The Defenders

I managed to read a short story over breakfast, using the Stanza app on my iPhone. I don’t manage to do anything quite so significant during breakfast any day of the week, but on Sunday… well, it impressed even me.

I read ‘The Defenders‘ by Philip K. Dick. If it hasn’t been mentioned somewhere in a PARANOIA bibliography before, it needs to be appended. I’m sure it has.

Our world has descended into nuclear war. The Cold War went hot, and the Soviet and Allied forces struck fast and hard with weapons that rendered the surface uninhabitable. Mankind found a place to live deep beneath the ground, protected in great bunkers. Civilisation exists within layers of habitation beneath the earth. People live desperate lives, eating synthetic food, existing for their work bathed in artificial light. Stooped, tired and angry, they do what they can for the war effort, manufacturing weapons for transportation to the surface – where the Leady armies of both sides continue to battle. The artificial life-form known as the Leady can exist in the radioactive wasteland of the surface and continue to fight for the just cause of those struggling below. In time, the Leady will triumph and then their task will be to rebuild and cleanse the surface. Until then, the people strive to live from day-to-day, working hard, absorbing daily news reports from the war above like sponges, and hoping one day to see the Sun again.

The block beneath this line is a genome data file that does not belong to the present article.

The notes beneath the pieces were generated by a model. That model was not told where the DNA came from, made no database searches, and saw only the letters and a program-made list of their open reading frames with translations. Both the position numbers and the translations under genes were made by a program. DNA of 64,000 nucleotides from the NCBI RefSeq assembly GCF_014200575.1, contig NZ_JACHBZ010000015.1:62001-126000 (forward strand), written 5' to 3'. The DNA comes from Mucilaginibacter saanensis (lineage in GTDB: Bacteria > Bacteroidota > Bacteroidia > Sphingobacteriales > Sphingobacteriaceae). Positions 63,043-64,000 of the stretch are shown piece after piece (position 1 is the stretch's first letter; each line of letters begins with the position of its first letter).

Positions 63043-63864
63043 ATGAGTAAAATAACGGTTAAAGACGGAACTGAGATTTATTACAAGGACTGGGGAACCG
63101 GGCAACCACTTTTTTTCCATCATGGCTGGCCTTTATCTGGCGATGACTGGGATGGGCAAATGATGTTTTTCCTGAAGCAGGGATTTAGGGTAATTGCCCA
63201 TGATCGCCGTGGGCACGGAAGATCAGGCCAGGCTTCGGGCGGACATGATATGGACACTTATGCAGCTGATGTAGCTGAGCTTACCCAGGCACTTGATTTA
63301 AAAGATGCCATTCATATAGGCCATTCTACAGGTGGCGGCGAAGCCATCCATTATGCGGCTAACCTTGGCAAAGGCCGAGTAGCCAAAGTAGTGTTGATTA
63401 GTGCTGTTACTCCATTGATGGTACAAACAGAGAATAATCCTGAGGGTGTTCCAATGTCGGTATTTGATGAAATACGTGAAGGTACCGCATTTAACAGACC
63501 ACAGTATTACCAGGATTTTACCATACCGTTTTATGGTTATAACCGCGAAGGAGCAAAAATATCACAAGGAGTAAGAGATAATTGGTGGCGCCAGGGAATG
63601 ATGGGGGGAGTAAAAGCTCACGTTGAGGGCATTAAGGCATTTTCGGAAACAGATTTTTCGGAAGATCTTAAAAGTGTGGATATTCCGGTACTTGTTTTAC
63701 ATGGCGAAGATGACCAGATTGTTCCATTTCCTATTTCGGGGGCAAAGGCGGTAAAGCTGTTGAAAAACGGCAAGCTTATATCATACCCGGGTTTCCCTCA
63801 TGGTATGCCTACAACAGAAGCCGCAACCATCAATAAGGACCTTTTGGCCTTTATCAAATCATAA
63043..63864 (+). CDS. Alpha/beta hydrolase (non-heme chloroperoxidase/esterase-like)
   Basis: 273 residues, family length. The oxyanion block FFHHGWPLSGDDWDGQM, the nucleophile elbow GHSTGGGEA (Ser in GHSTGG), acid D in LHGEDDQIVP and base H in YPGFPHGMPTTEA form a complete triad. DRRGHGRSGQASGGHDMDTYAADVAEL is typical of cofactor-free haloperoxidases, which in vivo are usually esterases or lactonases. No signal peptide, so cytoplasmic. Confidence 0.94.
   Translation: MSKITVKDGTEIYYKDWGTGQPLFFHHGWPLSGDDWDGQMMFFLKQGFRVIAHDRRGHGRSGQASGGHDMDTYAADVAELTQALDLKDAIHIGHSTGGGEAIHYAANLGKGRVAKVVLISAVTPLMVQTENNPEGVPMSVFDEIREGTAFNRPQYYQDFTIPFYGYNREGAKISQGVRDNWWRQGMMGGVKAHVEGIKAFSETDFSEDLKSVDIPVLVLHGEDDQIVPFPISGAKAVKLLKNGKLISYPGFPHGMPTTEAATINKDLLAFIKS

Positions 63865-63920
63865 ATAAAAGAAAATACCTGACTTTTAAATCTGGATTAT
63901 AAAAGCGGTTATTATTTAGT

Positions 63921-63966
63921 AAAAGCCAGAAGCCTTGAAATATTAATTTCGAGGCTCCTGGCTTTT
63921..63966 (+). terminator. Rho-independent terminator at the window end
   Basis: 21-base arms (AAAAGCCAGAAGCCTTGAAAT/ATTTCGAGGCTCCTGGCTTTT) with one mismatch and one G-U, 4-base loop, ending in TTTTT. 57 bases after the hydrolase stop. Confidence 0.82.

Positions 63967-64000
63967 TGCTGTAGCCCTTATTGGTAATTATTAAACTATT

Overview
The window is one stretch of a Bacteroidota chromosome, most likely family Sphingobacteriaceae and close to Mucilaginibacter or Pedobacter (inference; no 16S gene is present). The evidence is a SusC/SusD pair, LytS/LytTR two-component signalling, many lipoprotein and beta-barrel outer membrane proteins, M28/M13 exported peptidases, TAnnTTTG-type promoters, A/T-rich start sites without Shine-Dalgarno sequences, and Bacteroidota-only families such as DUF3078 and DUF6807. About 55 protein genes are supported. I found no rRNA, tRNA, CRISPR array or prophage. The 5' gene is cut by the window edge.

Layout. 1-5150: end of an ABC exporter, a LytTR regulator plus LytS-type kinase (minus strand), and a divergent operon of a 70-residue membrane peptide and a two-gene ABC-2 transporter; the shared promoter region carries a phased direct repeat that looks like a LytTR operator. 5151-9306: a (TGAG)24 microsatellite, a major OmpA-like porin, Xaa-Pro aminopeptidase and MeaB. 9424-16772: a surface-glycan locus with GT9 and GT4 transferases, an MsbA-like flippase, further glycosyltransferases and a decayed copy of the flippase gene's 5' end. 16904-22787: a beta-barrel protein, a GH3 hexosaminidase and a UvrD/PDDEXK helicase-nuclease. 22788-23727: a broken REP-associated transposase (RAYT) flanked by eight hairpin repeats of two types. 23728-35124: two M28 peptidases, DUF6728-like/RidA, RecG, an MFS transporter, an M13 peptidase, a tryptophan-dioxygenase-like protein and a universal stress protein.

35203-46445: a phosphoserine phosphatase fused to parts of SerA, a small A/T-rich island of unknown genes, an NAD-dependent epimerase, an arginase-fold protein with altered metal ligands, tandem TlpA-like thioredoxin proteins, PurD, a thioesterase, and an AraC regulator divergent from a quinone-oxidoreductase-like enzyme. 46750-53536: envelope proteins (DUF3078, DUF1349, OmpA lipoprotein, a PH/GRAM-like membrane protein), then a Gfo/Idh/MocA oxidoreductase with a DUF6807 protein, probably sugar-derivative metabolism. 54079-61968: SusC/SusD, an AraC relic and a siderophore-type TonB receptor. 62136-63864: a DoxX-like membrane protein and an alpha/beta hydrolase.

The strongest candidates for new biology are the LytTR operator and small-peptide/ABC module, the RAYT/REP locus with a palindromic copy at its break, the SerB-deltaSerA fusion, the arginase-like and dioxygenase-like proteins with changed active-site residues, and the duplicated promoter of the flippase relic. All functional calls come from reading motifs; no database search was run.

I can see a touch of PARANOIA, a smattering of Terminator. Dick plays with themes he has used before, but the short tale makes for an enjoyable read – and when you reach the end, you know the conclusion could go no other way. You could have PARANOIA use the Leady concept to mean no one see the Outdoors. The Computer simply can’t risk lives sending anything up there but robots. It isn’t safe, it wouldn’t be right – to risk anyone out there would be to waste precious resource and serve only to create more casualties that benefit the cause of the enemy.

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One thought on “The Defenders

  1. “The Defenders” proper hasn’t been mentioned in previous PARANOIA bibliographies. But Dick later adapted that story (originally published in Galaxy magazine in 1953) as part of his 1964 novel “The Penultimate Truth” ( http://en.wikipedia.org/wiki/The_Penultimate_Truth ), which I believe has been mentioned.

    Philip K. Dick was really on an Alpha Complex kick in 1964. An earlier novel from that year, “Clans of the Alphane Moon” ( http://en.wikipedia.org/wiki/Clans_of_the_Alphane_Moon ), is widely recognized as a significant PARANOIA precursor.